Re: Info sucks?
Okay here my rant
I'll agree most Unix editor are not intutive, most are not easy-to-use.
But several are efficent to use. vi is very effecent I opened the
Did the commands as I read about them and learned all the basic commands
in and hour of doing. Emacs has an editor, I don't like it as well
because many commands are long and time commusing though some are simple
and the menu isn't too hard use once you learn one thing from the manual
and that's how open it. Pico, is by far an very simplistic editor, and
I used it extensively for a long time. Info if you use info is not
bad. 6 or 7 commands and you can navigate it just fine, though
somepeople like pictures... I said it one and will say it again. If
you want them that badly. add a @IMG to info lanugage you do have
source available. And then a GUI frontend could display pictures. And
the nodes aren't a prob if you specify a long name. HTML depends on the
broswer just like info.
> Again I apologize for the subject of this thread... I didn't choose it and
> it's grown into something else. To reiterate, info isn't the only thing
> that I think sucks :)
Don't Apoligize. Though it has grown into something else. You are
handling yourself well. I commend you, though I may not ever completely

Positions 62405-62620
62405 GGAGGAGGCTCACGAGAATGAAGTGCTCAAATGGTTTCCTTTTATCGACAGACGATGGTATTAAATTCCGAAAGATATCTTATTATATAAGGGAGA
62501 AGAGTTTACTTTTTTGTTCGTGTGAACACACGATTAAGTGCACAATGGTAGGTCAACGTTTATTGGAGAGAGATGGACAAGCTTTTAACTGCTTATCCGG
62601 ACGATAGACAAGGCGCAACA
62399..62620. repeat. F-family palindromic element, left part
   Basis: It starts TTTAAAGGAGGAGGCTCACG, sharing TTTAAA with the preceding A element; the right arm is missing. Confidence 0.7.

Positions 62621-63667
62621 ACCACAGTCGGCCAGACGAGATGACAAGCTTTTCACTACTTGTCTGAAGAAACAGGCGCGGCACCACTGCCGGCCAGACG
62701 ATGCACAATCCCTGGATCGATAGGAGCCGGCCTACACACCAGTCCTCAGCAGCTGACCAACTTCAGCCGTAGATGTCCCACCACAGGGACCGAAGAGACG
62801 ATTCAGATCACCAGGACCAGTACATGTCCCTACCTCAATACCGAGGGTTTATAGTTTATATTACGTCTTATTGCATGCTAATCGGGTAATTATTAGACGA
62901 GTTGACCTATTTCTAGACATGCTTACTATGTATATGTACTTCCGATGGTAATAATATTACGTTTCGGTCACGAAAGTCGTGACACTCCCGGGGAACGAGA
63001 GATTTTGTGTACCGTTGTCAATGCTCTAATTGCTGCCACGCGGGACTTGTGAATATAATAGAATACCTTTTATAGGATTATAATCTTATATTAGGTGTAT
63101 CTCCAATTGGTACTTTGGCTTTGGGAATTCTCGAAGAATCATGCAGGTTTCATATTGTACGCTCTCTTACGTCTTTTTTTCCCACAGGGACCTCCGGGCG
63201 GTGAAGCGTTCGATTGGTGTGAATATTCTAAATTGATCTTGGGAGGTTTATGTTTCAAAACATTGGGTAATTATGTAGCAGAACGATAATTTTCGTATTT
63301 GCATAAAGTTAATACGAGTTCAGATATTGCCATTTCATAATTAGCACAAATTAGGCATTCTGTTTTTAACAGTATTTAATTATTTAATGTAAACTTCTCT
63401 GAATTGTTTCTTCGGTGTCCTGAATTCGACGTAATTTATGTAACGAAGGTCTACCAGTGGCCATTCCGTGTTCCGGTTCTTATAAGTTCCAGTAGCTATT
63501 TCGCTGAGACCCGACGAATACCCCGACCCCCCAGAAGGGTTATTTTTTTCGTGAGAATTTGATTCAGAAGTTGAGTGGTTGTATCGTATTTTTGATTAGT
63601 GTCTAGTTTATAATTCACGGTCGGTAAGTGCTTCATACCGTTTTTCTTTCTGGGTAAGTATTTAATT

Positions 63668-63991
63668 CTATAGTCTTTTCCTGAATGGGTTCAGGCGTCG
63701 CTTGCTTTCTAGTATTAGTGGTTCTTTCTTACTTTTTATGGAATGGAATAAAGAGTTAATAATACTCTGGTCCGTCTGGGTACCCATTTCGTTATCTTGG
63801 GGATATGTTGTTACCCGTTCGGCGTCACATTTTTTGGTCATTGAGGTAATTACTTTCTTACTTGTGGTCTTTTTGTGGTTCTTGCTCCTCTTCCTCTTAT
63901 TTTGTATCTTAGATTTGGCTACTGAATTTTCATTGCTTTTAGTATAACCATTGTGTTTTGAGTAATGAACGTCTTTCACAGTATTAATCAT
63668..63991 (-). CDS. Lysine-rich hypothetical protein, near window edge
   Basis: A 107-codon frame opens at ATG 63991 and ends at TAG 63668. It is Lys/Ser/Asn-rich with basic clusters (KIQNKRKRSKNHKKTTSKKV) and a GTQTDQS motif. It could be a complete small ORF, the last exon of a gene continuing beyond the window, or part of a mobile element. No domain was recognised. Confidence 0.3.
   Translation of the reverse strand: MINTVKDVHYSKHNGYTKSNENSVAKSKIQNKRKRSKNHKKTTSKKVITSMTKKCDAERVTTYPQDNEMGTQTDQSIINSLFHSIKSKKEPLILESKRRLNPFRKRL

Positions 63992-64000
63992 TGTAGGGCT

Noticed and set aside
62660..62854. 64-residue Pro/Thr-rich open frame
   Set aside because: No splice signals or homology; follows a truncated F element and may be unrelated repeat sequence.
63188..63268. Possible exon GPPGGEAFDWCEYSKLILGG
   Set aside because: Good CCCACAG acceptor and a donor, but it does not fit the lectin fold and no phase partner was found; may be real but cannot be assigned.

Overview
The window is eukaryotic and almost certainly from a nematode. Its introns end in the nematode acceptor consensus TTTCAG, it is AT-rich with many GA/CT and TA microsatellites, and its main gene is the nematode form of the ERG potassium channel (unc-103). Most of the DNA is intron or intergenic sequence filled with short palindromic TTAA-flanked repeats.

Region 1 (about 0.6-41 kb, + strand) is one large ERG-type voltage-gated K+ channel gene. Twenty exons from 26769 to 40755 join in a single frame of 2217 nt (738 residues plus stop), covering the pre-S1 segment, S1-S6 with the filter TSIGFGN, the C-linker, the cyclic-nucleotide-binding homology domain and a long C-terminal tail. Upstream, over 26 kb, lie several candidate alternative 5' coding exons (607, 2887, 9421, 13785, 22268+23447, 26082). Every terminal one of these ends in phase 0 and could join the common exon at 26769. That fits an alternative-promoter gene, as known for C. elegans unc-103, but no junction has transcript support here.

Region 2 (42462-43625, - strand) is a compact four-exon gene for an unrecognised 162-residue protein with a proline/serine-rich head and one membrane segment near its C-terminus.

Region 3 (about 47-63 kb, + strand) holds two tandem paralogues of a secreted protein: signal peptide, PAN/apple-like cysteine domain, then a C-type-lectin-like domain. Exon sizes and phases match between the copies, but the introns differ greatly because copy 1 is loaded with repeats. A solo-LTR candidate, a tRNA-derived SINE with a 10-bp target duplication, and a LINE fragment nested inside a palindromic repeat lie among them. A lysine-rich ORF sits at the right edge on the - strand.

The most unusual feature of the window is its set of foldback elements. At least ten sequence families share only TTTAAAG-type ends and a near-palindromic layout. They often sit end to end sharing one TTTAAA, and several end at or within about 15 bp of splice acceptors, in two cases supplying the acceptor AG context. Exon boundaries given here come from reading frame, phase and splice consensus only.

agree nor disagree with you.
> - there's a *context sensitive* status bar at the bottom of the
> screen, offering useful and relevant keystrokes for whatever you're
Oh people we have to concede this only status bars are useful even to
On vim i find --INSERT-- very useful. And it few other enhance ments.
> - all menu bars are accessible with the mouse, ALT-keys (CUA standard, and
> a very good idea) and F10+arrows (not so intuitive but sometimes
> useful). Often-used menu bar options tell you hotkeys to launch them:
> learn as you go, *without* going out of your way to read manuals.
Menus are fine but a command line like in vi, still beats the pants off
a menu, though both aren't mutually exclusive. I do think it good for
people to read a manual, or read somme of it. Or at least a tutorial
while working with the program
God bless VT's oops guess they have to read a manual to figure those out
> - context-sensitive online help. If you have a problem, press F1 (CUA
> standard key) and it tells you information that's *relevant* to your
> current situation. Press F1 again and it tells you how to use the help
Only if I can disable it and read manuals and use my commandline
> emacs is the most powerful Unix editor, but it also lacks friendliness --
> how quickly can you navigate the menu bar with the keyboard in emacs? I
> don't even know *how*. Yet with every CUA program, I instantly know how to
> use the menu bar.
I'm not going into the vi emacs rant. That just what we need..
> There are a lot of important user interface considerations that many, many
> Unix programs simply ignore, and that CUA takes into account. I won't use
> the word "intuitive" to describe this because, as many people pointed out,
> there's no such thing as a completely "intuitive" interface.